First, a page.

September 22, 2005 @ 8:56 pm | Comment

I’m in the difficult position of agreeing with Foreign Ministry spokesman Qin Gang. It’s difficult to listen to a representative of a closed two-party system lecture China about the evils of a closed one-party system. Increasingly, especially given Zollick’s examples, the differences are a matter of degree.

September 22, 2005 @ 10:33 pm | Comment

Only, there is a big difference. In the US, while there are two major political parties, there are scores of minor parties as well. Granted, the minor parties are not in the big leagues, but there dissenting voices are not silenced. Plus, there is nothing legally forbidding the establishment of a new major political party (note: I am not referring to financial constraints, monetary support, voter habits, etc) However, real opposition political parties ARE illegal in China.

September 22, 2005 @ 11:10 pm | Comment

Yes, making other parties illegal is different from rigging the system to make sure other parties are permanently marginalized. But the results are similar.

However, it’s mainly the schoolmarm lecturing that bugs me because I can point out areas of US life that are less free than China (for example, the US tax regime is arguably the most repressive in the developed/developing world). So in this particular instance, my gut reaction is to agree with the Chinese spokesman that the US has no right to dictate political morality to China.

September 22, 2005 @ 11:26 pm | Comment

I think that the US pays considerable lip service to the theory that democracies are less inclined to go to war against each other. The theory goes that China would be less of a long term threat if the goverenment were more accountable to the people.

Also, his speech took a two-pronged attack – one reagrding the trade side. That relationship is becoming increasingly one-sided in China’s favour. Also, because Hu’s trip was recently cancelled, he didn’t get the chance to splash out on Boeings and all sorts of trade deals that might have placated the AMericans – atleast temporarily. US$15 billion was mentioned at the time.

The second thing concerned fre3doms in China. Not economic free3doms but political ones. China is still one of the most politically repressive regimes in the world. For example, it doesn’t even have the merest semblance of an opposition and few dissenting voices. This is something that many of us sometimes forget.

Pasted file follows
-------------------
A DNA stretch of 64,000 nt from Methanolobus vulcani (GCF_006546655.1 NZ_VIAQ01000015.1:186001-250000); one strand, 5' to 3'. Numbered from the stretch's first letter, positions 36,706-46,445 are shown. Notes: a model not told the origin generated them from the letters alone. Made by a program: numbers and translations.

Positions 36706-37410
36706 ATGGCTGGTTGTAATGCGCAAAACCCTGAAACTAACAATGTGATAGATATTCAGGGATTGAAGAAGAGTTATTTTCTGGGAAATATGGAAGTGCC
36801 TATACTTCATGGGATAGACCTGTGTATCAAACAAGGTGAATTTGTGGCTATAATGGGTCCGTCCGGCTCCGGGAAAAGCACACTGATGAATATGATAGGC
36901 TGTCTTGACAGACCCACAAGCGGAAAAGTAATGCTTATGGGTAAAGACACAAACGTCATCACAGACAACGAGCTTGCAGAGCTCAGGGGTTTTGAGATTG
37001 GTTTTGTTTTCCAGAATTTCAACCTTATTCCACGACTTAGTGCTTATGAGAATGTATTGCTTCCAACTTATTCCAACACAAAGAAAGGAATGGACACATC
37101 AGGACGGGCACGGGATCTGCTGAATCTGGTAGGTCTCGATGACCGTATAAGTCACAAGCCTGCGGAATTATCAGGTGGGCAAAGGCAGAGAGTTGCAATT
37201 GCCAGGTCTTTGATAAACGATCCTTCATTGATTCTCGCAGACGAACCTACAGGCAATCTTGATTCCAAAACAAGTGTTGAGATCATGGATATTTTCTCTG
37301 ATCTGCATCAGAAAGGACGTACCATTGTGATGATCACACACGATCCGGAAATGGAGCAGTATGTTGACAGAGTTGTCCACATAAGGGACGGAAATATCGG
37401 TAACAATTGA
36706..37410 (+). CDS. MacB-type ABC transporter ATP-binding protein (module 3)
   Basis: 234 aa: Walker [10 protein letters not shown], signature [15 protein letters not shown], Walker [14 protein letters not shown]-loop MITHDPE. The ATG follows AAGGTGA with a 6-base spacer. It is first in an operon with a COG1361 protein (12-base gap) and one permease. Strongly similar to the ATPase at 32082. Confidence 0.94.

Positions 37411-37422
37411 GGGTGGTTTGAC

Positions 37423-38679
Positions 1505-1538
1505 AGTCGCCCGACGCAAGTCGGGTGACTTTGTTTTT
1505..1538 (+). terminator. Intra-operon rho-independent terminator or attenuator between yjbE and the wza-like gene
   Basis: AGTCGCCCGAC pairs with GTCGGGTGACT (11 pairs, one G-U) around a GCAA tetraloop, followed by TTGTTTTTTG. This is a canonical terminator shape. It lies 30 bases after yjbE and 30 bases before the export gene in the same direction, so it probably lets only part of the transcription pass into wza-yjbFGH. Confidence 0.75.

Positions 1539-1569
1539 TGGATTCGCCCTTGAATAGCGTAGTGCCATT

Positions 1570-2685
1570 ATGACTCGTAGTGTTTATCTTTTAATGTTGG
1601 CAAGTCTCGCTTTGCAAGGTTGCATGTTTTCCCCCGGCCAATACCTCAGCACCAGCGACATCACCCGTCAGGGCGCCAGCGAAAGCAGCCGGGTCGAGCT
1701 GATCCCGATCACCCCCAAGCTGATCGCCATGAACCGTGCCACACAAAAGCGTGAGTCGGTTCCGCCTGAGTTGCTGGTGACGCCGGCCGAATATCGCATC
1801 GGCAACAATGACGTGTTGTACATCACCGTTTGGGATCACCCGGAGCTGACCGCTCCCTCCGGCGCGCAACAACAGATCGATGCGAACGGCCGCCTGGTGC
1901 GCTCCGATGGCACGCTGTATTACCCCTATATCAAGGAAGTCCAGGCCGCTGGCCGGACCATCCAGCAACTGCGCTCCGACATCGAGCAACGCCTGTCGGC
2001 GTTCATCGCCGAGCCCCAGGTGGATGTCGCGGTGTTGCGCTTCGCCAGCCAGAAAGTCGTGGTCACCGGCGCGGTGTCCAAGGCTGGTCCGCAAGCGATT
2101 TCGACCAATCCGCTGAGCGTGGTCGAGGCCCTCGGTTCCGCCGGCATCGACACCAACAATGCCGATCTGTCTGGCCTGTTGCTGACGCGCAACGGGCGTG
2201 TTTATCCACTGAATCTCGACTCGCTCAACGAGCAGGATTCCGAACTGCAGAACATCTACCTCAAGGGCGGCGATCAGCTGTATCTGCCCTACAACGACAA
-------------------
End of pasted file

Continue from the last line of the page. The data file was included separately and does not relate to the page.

September 23, 2005 @ 8:53 am | Comment


Hu Jintao: “I AM CHINA!”

To that I would like to add:

French King Louis XIV: “L’Etat, c’est moi” [I am the state]

And we all know how well THAT worked out…

September 23, 2005 @ 1:42 pm | Comment

Queen Elisabeth I became a ‘virgin’ and dedicated her life to make her country stronger. England flourished under her rule. Democracy does not always contribute good leaders, neither do authoritarian systems always produce bad leaders.

September 23, 2005 @ 6:37 pm | Comment

I think one of the problems is when things don’t go well under an authoritarian govt. The people have no way out and the govt wants to cling onto power. That’s one of the biggest fears of authoritarianism.

September 23, 2005 @ 6:48 pm | Comment


As fahreed zakaria said, “England was liberal long before it was democratic.” He also wrote a whole book called “Illiberal Democracy” and elaborated on the importance of liberalism and not simple procedural electoral government

September 24, 2005 @ 12:11 am | Comment

I dont know why the American guy wanna a democratic China, can you remember that Hitler was choosen by his people?Can you remember Mao was trusted and even idolized by his people?
Now in China, only the guy like Hitler can be choosen by millions of poor peasants as their GOD to fight against CCP, then the whole world!
And, one more thing, in 1945-1949, democracy was used as a powerful weapon by CCP to against JiangKaishi,who is supported by U.S. Unfortunately, Jiang and U.S failed. Mao won, as a repensitative of poor peasants, as repenstative of democracy!
Who will be MaoII?

September 24, 2005 @ 11:25 am | Comment

Hu Jintao is definitely defferent from any king and any emperor. He can’t make any big mistakes since he can at most rule China for 10 yrs. He has to satisfy 60 millions CCP memebers and thus the whole China. Look at Jiang Zheming, he is over now…can you imagine an emperor abdicates every ten years leaving his throne to someone else who might be his political enemy?

This is very important for Chinese people, considering 100 years ago there was an emperor in China who can kill anyone for any reason and considering just 20 years ago the China has just ended Mao’s 39 year’s era!

September 24, 2005 @ 11:46 am | Comment

I see where you are coming from Almond but demo in the People’s Republic just ain’t gonna happen.

I am now beginning to consider that the rule of law maybe could and should happen but demo? Not in a million years.

September 24, 2005 @ 6:19 pm | Comment

Almon, which election was it that Mao won? I forget…

Hitler was rejected by his own people and did not win an election to become chancellor until long after he was appointed by a bunch of scheming generals and officials who thought they could use him to cruch the communists. If they had not named him chancellor in 1933, he probably would never have been elected. Democracy had next to nothing to do with Hitler’s rise – rather, it was a perversion of democracy by true, dedicated democracy haters that paved his way.

September 24, 2005 @ 6:39 pm | Comment

Score one for richard and passing euro hist class.

September 25, 2005 @ 3:19 am | Comment